Six buildings and landscapes have been added to the English Heritage "at risk" register to save them for future generations.
Uxbridge Lido in west London, Lowther Castle and Birkrigg Stone Circle, both in Cumbria, and Newbury Battlefield in Berkshire, are new additions.
Part of Pindale lead mine in Derbyshire and Salcombe Cannon site, off the coast of Devon, are also included.
The full list of sites will be announced in July.
Previously only Grade I and Grade II* listed buildings were included.
But for the first time the new Heritage at Risk Register will cover Grade II listed buildings, monuments, archaeology, landscapes, places of worship and maritime wrecks.
It follows a major study of thousands of historic sites across England.
An English Heritage spokeswoman said the six case studies revealed on Monday, had been highlighted because of their special interest.
Uxbridge Lido is England's only remaining example of a 12-sided 'star' swimming pool.
At 220ft (67m), it is the second longest open-air swimming pool remaining in London.
Despite being covered in graffiti, there are plans to refurbish the lido as part of a £22m sports development.
Newbury Battlefield was the site of the 1643 First Battle of Newbury during the English Civil War.
The site, which is thought to contain the mass graves - yet to be located - of the soldiers who fell, is at risk from new residential development, English Heritage said.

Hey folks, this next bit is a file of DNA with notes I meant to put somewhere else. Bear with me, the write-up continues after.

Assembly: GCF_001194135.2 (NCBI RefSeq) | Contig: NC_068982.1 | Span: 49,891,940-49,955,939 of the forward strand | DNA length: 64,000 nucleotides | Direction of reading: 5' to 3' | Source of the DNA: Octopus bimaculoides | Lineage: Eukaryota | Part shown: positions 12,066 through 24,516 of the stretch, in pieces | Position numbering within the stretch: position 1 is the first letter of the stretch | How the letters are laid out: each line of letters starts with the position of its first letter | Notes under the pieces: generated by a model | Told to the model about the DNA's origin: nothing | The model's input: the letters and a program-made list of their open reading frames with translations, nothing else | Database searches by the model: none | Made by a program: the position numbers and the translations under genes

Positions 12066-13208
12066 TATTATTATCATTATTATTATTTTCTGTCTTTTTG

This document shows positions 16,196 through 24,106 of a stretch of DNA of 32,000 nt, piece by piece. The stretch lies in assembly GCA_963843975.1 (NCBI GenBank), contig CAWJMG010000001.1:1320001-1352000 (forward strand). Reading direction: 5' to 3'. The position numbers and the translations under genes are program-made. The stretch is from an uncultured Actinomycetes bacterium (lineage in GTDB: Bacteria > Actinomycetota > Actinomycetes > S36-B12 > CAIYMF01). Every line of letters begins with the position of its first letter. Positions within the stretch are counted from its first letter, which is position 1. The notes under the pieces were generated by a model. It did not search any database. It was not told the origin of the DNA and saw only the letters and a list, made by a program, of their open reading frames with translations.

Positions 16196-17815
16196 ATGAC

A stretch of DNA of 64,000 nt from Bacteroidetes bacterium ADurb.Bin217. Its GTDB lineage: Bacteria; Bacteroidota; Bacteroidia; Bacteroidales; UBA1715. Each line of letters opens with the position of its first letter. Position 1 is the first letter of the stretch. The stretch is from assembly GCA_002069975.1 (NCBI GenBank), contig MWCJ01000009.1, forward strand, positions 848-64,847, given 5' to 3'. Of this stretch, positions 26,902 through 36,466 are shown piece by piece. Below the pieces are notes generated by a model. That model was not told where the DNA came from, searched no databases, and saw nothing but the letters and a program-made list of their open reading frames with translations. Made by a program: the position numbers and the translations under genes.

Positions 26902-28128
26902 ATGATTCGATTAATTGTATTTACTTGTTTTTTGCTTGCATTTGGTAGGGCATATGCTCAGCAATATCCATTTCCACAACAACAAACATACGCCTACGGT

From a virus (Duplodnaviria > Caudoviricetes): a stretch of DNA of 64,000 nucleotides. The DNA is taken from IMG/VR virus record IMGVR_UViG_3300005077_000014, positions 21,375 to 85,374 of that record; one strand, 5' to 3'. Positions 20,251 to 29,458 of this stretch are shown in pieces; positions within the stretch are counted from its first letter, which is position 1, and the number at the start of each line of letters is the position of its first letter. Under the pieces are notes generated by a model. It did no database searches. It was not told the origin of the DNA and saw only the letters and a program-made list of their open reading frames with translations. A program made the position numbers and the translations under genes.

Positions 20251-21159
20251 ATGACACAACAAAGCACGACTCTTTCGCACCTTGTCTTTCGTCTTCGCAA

Lowther Castle ruin, near Penrith, was built for the fifth Earl of Lonsdale, Hugh Lowther, between 1806 and 1814, but has been unoccupied since 1942.
Emergency repairs have been completed to prevent a collapse of the derelict building.
Birkrigg Stone Circle, overlooking Morecambe Bay, dates from between 1700 and 1400 BC and is one of about 50 stone circles in Cumbria.
The site's 31 stones are at risk due to spray-painting vandalism.
Gold treasure, including a large haul of Islamic coins, was found in 1995 at Salcombe Cannon site, a shipwreck which lies on the seabed off the Devon coast.
It is thought the ship sank in the mid 17th Century. In 2007 the site was severely damaged by an unauthorised fishing vessel operating within the site's restricted area.
Pindale side veins, the remains of a 17th Century lead mine near Castleton, is at risk of damage from trail bikers and vehicle dumping.
Dr Simon Thurley, Chief Executive of English Heritage, said: "Heritage at Risk is not a name and shame exercise.
"The new register will focus everyone's attention on the neediest cases, bringing the owners, councils and others together and harnessing the nation's huge enthusiasm for its rich, varied but sometimes fragile past."
Buildings and sites added to the register do not necessarily get new funding but English Heritage hopes it will highlight their cases and encourage groups to provide financial support.